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A tile floor is a great addition to areas of your home that gets a lot of traffic. Tile floors are durable and easy to clean. Follow these steps to install a tile floor in your home.
Use this checklist when you go to the store and purchase your items.
Remove the original flooring material before you install your new tile. The new tile installation is only as good as the underlying floor.
If you have linoleum flooring, you can place underlayment over the top of it.
The pattern options available when laying tile are virtually endless. These are two common basic patterns:
A jack-on-jack pattern is the most common. The pattern consists of tile laid like squares on a checkerboard.
A running bond pattern has offset grout lines for each row.
Either is fairly easy to set, although the running bond pattern is the more difficult of the two.
If you're doing a project, such as a table or countertop, you may want to create a mosaic of small tiles. Applied with artistic skill, tile mosaics can be stunning.
Floor tiles should be centered in the room for the best visual appearance. Keep this in mind when you lay out the floor tile.
Measure and find the center of two opposite walls. Use these points to snap a chalk line across the length of the room in the center of the floor, dividing the room in half. Then snap another chalk line perpendicular to the first so the two lines cross in the center of the room. Check where the lines cross with a carpenter's square to make absolutely sure the center point is square.
Dry-fit a row of tiles down both lines to the width and length of the room. Leave equal spacing for the grout joints. Most floor tiles don't come with spacers like wall tiles do, so you'll need to approximate the appropriate spacing.
If you lay out the tiles in this way, you can get an idea of any adjustments that need to be made to your original reference lines. The goal is to work with as many full tiles as possible. Also, you should end up with at least half-a-tile width in the areas where the tiles meet the walls. A slight adjustment at the center point may save you lots of time and money. Adjust the reference lines as necessary to achieve a layout that satisfies you.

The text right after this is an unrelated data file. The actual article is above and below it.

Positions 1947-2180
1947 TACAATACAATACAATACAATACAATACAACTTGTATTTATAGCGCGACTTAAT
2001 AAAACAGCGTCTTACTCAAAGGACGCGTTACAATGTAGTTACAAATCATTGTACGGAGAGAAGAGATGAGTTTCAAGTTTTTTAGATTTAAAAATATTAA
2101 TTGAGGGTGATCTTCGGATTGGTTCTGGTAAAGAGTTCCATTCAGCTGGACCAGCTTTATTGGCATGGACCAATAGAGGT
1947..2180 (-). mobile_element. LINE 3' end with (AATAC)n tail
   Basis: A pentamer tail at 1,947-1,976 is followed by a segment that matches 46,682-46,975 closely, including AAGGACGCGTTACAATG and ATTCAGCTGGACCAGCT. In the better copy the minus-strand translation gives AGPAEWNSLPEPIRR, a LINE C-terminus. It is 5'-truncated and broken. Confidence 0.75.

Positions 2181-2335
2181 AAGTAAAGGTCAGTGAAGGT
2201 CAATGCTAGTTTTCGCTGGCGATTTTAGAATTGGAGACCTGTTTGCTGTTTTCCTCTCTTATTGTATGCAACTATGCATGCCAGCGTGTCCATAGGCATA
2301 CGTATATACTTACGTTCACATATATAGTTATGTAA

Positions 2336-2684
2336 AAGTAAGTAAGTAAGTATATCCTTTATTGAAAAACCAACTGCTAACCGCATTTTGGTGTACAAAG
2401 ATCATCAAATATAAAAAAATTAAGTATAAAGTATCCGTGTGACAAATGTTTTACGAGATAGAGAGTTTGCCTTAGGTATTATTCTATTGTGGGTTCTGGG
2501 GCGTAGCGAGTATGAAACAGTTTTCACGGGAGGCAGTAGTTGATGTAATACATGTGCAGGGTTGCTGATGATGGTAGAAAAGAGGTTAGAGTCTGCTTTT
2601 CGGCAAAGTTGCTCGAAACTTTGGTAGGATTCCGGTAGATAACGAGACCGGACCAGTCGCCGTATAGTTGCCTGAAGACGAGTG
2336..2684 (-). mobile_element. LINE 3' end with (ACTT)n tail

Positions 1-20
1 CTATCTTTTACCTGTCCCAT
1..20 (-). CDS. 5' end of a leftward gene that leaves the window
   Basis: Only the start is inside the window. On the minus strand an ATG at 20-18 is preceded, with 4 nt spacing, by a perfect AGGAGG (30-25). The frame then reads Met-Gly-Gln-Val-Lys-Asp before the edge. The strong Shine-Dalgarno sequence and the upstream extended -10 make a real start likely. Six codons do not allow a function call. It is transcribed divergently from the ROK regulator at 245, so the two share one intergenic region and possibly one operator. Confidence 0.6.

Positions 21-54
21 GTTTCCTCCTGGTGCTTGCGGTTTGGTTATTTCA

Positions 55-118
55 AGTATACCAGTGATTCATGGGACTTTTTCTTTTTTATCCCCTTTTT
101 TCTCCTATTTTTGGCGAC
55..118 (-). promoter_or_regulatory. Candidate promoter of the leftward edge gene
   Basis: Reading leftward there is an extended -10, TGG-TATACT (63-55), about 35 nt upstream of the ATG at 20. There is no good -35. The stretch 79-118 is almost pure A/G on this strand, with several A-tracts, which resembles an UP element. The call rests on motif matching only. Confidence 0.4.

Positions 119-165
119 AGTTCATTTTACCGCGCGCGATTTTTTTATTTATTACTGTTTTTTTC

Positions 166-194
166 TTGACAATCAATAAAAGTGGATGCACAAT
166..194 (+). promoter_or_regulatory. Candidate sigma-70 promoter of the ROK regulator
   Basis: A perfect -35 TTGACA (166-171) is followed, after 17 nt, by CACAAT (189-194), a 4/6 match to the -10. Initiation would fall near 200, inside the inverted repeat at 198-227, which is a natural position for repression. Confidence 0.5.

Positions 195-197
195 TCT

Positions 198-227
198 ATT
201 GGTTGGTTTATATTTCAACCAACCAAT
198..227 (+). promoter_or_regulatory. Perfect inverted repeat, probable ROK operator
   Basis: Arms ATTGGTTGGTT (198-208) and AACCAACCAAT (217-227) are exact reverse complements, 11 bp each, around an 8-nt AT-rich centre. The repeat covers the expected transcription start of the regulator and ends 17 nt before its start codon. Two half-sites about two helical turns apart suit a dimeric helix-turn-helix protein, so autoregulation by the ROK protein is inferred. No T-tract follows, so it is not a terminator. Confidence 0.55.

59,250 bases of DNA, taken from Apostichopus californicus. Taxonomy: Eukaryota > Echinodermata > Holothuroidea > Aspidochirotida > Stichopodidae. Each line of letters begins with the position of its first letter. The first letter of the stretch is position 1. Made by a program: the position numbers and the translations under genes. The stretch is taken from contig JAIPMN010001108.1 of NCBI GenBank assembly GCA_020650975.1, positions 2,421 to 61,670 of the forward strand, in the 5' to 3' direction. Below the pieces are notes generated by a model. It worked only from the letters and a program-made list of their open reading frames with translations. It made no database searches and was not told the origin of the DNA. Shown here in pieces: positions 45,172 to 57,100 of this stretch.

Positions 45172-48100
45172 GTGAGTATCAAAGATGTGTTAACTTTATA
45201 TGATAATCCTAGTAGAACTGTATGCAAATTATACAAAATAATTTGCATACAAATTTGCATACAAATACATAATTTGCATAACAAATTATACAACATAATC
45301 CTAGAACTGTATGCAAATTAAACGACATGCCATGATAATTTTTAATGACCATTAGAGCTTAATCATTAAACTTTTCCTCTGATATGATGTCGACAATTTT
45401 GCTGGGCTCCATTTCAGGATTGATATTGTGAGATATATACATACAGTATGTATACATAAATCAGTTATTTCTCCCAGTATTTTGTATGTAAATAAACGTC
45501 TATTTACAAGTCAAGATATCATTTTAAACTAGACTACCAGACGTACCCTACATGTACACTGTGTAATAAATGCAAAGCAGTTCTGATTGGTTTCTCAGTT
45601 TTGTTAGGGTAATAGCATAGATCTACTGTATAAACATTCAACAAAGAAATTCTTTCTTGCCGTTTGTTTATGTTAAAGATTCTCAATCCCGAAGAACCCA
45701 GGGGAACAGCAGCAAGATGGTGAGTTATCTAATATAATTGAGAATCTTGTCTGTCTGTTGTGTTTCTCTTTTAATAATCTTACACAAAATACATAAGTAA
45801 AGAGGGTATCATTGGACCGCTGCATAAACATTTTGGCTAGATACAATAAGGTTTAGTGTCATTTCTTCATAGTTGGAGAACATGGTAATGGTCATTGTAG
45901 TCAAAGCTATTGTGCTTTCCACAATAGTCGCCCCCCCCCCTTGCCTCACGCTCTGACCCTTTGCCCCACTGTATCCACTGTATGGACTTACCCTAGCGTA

Some ceramic tiles have spacers built into the tile itself.
Begin laying the tile from the center of the floor where your two final reference lines cross. Start by laying a tile at the intersection of the lines, and then use the lines as a guide as you work your way outward toward the walls in each quadrant.
Spread the adhesive with the trowel's notched edge, combing it out in beaded ridges. Spaces between ridges of adhesive should be almost bare.
If you wish, you may insert plastic spacers between the tiles to help maintain straight grout lines if the tiles don't have spacer lugs. Remove these after placing the tile but before they become firmly set in the adhesive.
If adhesive oozes up between the tiles, clean out the excess before it dries. Immediately wipe any adhesive from the face of the tiles with a solvent-soaked sponge or rag. (Check the manufacturer's instructions to determine the appropriate solvent.) Adhesives begin to set firmly in 20 to 30 minutes.
After you've installed several rows of tile, set them into the adhesive with the tile leveler and a mallet.
After laying all the whole tiles that will fit, begin cutting and adhering the tiles to fill around the perimeter of the room.
Nearly every tiling job requires trimming tiles to fit around borders or obstructions, such as window frames, electrical fixtures, pipes, basins, toilets or countertops. Straight cuts are relatively simple. Shaping tiles to fit curves is more difficult and requires practice and patience.
For small jobs, use a glass cutter or a simple tile cutter. Larger projects may warrant using a wet saw. Do-it-yourself wet-saw models are relatively inexpensive (in relation to renting). They make clean cuts with little waste.
Apply even pressure when using tools designed to score, cut and drill tiles. Pressing too hard can cause tiles to crack and break. Drilling tile requires a special bit.
To make cuts at a true right angle, use a combination square as your straightedge when scoring with a glass cutter.
When using a glass cutter or tile cutter, score the tile in one stroke to achieve smooth and even breaks. Repeated scoring will cause the tile to chip or crack.
Jagged Edges: Use tile nippers or pliers to nibble off the uneven edge of a broken tile.
Rough Edges: Use a round file to smooth rough edges of areas that have been nibbled away.
Cut Edges: If a straight-cut edge shows, rub it against a sheet of 80-grit aluminum oxide sandpaper to round and smooth the edge.
Mix the grout to the consistency of a thick paste, and apply it by forcing the grout between tiles with a rubber float held at a 45-degree angle.
Hold the float almost perpendicular to the floor. Wipe away excess grout from the surface of the tiles. Take care to pack all joints. Use a toothbrush to shape the grout.
After 20 minutes, wipe away all excess grout with a damp sponge. Keep your sponge clean by rinsing it often. Follow the grout manufacturer's instructions for curing and cleaning the grout.
After the grout has cured for a week, apply silicone grout sealer with a small paintbrush to help prevent grout discoloration.
*Time and Cost are estimated.